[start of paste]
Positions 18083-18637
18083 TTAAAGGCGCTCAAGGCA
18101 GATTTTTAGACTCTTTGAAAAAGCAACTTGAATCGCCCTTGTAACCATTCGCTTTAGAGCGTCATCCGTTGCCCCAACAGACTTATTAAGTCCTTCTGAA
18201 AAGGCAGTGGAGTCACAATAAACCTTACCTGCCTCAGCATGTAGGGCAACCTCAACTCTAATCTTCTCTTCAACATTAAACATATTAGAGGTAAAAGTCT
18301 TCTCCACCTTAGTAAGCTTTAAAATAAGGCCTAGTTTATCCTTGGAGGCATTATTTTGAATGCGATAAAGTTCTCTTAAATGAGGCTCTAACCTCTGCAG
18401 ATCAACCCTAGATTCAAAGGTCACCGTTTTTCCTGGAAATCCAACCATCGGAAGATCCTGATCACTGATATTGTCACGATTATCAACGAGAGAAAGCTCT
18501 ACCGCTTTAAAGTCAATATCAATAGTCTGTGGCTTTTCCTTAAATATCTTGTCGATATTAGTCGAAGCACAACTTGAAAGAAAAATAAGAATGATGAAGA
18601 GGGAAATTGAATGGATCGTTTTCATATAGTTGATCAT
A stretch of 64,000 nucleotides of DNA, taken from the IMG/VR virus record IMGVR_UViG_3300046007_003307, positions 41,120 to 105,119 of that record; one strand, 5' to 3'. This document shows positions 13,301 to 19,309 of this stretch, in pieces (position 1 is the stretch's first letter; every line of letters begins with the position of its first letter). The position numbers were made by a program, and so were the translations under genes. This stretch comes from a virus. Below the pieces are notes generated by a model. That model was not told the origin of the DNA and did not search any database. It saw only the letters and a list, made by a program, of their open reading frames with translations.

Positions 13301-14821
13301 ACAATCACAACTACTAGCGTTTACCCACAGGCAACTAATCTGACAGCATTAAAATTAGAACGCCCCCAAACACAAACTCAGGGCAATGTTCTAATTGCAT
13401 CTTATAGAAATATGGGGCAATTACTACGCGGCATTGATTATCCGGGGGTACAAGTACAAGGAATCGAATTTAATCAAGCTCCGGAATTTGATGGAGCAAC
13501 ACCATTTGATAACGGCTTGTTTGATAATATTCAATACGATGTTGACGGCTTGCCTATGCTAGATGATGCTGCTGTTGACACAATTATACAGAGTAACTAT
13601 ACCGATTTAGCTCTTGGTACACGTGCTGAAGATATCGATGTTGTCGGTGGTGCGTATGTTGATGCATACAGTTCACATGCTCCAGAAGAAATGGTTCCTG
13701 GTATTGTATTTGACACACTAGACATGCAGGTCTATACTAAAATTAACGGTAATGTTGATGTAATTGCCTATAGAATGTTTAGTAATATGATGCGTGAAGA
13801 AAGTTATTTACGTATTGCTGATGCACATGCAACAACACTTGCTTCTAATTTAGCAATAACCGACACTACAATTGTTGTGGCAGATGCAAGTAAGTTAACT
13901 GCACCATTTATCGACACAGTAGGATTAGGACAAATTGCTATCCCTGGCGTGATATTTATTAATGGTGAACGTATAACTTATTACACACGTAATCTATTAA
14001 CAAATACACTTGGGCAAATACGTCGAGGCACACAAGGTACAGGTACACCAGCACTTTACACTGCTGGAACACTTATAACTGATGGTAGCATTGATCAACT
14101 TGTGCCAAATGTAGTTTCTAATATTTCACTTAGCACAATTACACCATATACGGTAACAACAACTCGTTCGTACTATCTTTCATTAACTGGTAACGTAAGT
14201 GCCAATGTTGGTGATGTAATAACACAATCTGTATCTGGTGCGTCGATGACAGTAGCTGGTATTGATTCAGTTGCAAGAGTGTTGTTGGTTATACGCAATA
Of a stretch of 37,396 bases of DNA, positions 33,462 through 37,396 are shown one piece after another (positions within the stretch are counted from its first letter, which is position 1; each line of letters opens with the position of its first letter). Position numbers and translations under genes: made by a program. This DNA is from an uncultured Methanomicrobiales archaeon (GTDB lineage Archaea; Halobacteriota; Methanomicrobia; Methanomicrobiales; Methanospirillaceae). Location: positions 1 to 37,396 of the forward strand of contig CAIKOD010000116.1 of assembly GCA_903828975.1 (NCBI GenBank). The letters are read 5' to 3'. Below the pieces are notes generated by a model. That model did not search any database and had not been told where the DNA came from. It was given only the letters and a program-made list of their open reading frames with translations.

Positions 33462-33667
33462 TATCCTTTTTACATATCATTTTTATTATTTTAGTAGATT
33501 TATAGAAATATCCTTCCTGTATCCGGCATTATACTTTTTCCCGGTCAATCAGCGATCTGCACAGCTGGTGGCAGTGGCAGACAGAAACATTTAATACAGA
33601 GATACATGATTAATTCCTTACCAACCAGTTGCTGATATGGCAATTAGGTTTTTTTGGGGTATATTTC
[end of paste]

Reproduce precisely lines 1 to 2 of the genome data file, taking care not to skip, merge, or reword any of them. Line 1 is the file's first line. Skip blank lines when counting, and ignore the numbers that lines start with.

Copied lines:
Positions 18083-18637
18083 TTAAAGGCGCTCAAGGCA